A Better Portable Weather Station – a Story in Photos

I had been having some trouble with my original ‘tightwad weather station’ and had decided to upgrade as I changed it out. Here’s the story of my ‘not-as-tightwad’ weather station and how I made it work for our trailer.

First, I started with an “AcuRite 00638A2 Wireless Weather Station with Wind Sensor” as it was 1/3 off online and looked to be a good unit. I went with this unit as we often camp around lots of trees, and that makes a wind direction measurement mostly useless. This unit also measures dew point, and has an average for wind speed; a nice feature.

I wasn’t going to reuse my PVC pipe mast solution that I’d had earlier, as that had proved to be too bendy. So I had three more things to solve: the pole, adapting to a pole, and a sturdy pole base.

I found a “Flagpole To Go Portable Flagpole Tire Mount” for a good price, and knew that I now had a good beginning.

I remembered that I had a 15′ long extending painting pole in the garage; I use that thing about once every 15 years, so it’s recruited. Second part solved.

To adapt to the pole, I needed something that would fit both the threaded end of the pole and the socket in the bottom of the weather station’s outside unit, as the manufacturer had thoughtfully made it slick inside, but had included a good, beefy setscrew. A trip to Depot gave me a solution, with a cheap (under$4) corner painting pad that mounts to a painting pole.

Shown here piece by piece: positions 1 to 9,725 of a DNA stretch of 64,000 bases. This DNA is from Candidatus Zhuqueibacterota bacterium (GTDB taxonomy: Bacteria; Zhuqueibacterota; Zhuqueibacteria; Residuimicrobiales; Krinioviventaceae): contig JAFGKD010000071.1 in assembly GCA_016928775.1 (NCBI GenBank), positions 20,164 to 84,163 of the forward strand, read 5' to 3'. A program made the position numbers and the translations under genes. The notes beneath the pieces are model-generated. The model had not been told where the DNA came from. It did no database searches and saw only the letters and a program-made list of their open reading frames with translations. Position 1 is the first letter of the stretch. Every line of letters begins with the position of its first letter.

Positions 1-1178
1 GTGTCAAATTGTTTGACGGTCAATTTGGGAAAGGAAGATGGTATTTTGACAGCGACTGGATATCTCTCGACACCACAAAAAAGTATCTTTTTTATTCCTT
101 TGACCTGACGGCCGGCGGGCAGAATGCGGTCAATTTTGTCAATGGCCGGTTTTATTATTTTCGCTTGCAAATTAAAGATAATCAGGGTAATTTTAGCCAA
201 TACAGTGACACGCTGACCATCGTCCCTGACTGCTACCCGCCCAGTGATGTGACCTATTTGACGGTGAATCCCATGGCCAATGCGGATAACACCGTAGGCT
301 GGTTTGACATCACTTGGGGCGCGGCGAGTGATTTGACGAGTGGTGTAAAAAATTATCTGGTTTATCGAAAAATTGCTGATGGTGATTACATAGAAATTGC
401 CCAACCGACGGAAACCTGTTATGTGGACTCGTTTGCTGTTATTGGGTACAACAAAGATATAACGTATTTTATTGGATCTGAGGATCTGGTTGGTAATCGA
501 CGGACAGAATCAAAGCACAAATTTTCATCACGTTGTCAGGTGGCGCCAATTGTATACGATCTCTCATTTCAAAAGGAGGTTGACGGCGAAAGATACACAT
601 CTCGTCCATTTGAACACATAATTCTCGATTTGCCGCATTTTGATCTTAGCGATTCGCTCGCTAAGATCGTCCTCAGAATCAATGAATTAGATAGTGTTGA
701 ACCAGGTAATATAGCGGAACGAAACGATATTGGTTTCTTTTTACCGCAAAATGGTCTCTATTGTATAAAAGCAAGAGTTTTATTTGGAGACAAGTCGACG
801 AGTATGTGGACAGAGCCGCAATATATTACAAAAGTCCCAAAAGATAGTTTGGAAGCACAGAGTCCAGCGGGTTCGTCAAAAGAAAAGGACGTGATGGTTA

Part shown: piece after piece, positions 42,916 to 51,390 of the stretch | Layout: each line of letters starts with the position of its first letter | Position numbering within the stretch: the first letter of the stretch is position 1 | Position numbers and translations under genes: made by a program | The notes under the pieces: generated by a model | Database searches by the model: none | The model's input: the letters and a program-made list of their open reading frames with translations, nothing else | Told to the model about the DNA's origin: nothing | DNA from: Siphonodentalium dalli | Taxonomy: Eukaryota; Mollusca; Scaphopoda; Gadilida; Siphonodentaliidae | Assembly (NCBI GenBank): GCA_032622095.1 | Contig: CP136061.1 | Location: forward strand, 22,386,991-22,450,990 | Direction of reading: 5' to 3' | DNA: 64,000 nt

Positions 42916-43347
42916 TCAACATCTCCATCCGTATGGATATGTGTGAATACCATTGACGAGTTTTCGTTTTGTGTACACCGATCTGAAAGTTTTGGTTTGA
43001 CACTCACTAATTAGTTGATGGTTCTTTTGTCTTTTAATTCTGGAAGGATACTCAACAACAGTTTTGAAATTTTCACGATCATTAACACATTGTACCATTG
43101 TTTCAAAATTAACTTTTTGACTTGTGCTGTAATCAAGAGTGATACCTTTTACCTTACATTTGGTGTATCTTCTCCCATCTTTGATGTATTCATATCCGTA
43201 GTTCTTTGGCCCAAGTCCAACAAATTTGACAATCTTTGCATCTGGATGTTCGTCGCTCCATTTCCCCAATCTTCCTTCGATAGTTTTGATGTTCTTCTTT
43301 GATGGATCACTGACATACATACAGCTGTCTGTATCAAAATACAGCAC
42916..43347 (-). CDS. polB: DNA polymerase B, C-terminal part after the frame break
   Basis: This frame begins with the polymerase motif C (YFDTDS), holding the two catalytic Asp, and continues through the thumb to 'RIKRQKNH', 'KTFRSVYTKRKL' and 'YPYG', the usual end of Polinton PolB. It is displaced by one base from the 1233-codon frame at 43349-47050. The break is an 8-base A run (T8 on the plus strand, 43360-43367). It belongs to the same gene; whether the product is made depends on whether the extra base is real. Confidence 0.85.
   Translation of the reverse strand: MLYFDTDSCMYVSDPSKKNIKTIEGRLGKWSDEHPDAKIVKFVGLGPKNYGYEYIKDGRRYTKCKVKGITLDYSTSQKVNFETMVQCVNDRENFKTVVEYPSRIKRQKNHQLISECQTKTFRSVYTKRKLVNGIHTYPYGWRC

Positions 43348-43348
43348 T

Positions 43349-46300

Time to go to work.

First I sawed the painting pad’s handle off at a spot where I’d be sure it would firmly bottom in the outside unit’s socket. No, I didn’t take it out of the plastic it came in. That made it easier to saw, using my razor saw.

Cutting the handle off

 

I had wanted a tight fit into the outdoor unit socket, so I trimmed it to the point where it would be good and snug, but not too tight; and the setscrew in the outdoor unit’s socket could get a good bite on it.

Some trimming for a good tight fit

Our adapter’s made, we have a base, a pole, and batteries. My really handy nephew had made me a transport box for one of my antique road flares, and I recruited it. It works absolutely perfect for this! So now I could pack the delicate outdoor unit, and keep it from damage. Here’s how it looks, all packed up and ready to go.

As packed. Pretty cool, huh?

Here’s how it looks as I’m unpacking it.

The box, opened. Note how the anemometer is nicely protected.

Here’s how things go together. The batteries insert into the base of the outdoor unit via a door on the side, then the waterproof cover with the adapter slips over that and locks firmly into place.

The two pieces. Now you can see how my adapter will work.

One more step here: screw the adapter onto the pole.

Ready to go together and get out in the weather.

So as I set up the trailer, I had inserted the flagpole base under the jack pads. Then the pipe (the other half of the base) just screws into the top of that. Here’s how it looks with the pole inserted and the setscrew tightened.

The assembled base

And here it is, at work, measuring the weather.

Measuring the weather.

 

Hope you enjoyed this, it was fun and easy to make. And it WORKS!
(unlike some other things I’ve tried…)

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